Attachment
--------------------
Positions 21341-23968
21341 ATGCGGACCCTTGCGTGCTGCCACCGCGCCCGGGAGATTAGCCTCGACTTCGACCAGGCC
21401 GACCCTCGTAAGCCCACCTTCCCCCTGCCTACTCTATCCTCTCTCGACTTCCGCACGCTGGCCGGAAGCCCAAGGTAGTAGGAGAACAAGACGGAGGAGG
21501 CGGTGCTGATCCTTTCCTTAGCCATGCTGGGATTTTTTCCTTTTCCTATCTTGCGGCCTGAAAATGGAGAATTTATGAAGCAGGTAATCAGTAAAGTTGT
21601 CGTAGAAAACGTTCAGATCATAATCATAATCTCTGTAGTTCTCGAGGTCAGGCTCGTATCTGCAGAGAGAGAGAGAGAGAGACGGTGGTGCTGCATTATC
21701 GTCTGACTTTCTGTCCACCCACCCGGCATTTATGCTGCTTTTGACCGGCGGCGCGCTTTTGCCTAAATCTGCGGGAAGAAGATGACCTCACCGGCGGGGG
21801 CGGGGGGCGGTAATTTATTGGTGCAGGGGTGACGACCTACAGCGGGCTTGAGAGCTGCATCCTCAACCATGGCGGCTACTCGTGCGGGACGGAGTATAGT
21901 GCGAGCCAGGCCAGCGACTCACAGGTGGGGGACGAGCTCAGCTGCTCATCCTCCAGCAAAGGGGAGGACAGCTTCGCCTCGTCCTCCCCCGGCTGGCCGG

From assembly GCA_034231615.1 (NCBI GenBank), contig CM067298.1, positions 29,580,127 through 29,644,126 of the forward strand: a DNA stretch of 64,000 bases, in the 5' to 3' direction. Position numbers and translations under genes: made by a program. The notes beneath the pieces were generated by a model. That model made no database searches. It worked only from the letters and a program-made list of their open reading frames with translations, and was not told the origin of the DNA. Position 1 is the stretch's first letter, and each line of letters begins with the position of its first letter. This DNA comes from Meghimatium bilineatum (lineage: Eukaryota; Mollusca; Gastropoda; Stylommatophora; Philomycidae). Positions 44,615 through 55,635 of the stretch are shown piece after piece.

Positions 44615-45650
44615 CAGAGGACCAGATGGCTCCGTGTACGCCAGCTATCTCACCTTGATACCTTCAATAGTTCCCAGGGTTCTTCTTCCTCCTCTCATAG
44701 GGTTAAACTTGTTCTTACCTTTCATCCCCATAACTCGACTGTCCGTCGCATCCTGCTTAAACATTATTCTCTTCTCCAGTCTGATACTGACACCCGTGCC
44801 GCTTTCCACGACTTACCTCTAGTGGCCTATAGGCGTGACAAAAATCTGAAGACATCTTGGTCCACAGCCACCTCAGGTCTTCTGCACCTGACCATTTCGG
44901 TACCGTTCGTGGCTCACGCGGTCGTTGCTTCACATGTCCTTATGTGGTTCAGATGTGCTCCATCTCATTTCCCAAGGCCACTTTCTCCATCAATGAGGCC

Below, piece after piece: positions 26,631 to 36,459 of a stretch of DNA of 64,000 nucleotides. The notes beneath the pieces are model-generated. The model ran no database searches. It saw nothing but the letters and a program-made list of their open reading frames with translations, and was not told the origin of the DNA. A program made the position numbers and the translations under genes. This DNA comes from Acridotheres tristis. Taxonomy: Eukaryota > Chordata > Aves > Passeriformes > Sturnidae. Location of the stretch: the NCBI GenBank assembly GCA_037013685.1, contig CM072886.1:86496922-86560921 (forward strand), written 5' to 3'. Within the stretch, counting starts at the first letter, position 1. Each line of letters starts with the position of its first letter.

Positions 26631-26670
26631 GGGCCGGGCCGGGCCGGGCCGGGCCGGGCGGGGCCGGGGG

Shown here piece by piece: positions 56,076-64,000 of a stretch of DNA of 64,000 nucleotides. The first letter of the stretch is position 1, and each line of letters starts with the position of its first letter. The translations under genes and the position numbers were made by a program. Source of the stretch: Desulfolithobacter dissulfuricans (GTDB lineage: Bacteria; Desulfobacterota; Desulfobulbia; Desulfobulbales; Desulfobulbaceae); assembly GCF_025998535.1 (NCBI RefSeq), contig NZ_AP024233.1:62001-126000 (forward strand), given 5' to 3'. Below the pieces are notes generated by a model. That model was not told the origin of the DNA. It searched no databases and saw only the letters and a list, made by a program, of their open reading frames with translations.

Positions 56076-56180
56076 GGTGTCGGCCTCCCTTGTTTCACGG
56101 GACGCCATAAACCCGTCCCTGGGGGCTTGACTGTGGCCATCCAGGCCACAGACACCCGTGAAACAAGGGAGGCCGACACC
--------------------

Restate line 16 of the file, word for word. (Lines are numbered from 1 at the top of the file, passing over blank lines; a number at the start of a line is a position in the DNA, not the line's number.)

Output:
Positions 26631-26670